After the war and afterwards, such opulence became unfashionable among certain parts of the government. Unbelievably the State Bedroom was dismantled and sold off. It was rediscovered in a Welsh barn in 1985, purchased by the National Heritage Memorial Fund, and restored by the Victoria & Albert Museum. The bed and the bedroom were reconstructed, adjoining the Speaker’s Dining Room.


In the matching south pavilion is the Lord Chancellor’s residence with its superb River Room, restored in 1997-8, with dark green monogrammed Pugin wallpaper and a fine collection of loaned paintings and neo-classical sculpture.



Gymnopédie No. 3 by Erik Satie, performed by Sir James Galway and the London Symphony Orchestra:





Between 1682 and 1684, the American-born Sir George Downing, political opportunist, profiteer, and spy, employed Sir Christopher Wren to design a cul-de-sac of two-storey town houses between Whitehall and St James’s Park. Forty years later it was described as ‘a pretty, open place especially at the upper end where there are four or five very large and well-built houses fit for persons of honour and quality.’ In 1732 King George II presented two houses to Sir Robert Walpole, the Prime Minister at the time, who would only accept them if they could be used as an official residence for future First Lords of the Treasury, the title which remains engraved on the brass letterbox of the famous door.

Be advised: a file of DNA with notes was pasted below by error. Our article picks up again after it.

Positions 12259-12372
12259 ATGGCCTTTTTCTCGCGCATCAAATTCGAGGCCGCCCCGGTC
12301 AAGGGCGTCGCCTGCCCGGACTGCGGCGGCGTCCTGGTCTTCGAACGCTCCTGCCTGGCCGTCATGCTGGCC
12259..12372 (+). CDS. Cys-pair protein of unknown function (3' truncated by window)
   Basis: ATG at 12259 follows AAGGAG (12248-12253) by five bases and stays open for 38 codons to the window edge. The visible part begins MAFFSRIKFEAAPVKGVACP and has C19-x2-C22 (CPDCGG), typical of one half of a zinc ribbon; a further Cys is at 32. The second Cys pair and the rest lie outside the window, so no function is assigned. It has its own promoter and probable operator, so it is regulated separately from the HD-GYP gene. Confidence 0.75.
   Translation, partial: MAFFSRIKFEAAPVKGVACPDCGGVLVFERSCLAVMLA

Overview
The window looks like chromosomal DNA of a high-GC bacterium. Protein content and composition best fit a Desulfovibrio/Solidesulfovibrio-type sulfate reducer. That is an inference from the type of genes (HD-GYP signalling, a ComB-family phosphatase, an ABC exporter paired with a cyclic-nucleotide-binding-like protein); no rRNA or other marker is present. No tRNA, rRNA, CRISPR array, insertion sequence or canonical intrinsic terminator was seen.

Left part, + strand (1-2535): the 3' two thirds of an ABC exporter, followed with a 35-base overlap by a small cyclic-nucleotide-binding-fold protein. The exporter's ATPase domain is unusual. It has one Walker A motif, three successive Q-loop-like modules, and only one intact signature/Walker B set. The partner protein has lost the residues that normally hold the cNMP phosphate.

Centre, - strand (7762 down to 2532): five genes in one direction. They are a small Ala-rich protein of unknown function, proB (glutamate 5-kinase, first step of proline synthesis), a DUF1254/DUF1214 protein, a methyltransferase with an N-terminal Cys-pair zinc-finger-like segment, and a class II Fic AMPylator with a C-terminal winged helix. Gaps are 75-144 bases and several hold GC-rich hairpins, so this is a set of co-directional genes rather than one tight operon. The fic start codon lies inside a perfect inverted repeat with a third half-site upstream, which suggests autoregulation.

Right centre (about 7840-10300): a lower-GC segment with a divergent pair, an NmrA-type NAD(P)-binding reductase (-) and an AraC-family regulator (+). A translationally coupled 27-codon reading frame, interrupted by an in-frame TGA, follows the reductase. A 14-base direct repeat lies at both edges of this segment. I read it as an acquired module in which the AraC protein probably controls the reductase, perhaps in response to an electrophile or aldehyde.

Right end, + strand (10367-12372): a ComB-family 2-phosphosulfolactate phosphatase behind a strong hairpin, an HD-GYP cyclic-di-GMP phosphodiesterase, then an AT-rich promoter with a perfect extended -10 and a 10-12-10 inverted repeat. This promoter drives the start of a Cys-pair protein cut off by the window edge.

Over the next 250 years, the fortunes of Downing Street waxed and waned. Following an IRA mortar attack in 1991, the entrance door was replaced in replica in blast-proof steel. The splendid, three-sided staircase, its chrome yellow walls lined with black and white portraits of each prime minister, leads to three inter-linked rooms. The Pillared Hall, with a portrait of Elizabeth I over the fireplace, created in 1796 is used to receive guests. The Terracotta Room, once Walpole’s dining room, has plasterwork incorporating a straw-carrying “thatcher,” a tribute to the then Prime Minister, Mrs. Thatcher. The White Drawing Room has a fine series of paintings by Turner and a bronze of Florence Nightingale.


The State Dining Room, completed by John Soane in 1826, has his characteristic shallow, starfish vault and ceiling, but double-height, creating a spacious, dark panelled room for formal entertainment overseen by a massive portrait of George II. Deep in the basement, the two-storey vaulted Great Kitchen of 1732 remains.


No 10 is also the official residence of the cat of the Prime Minister of the United Kingdom, a post currently occupied by Larry. As a civil servant, the tenure of the Chief Mouser of the Cabinet Office runs with the office of Prime Minister, not the incumbent, which provides a reassuring sense of continuity. His predecessor, Wilberforce, saw off four prime ministers.


Courtesy of Inside Edition:

Courtesy of AFP News Agency: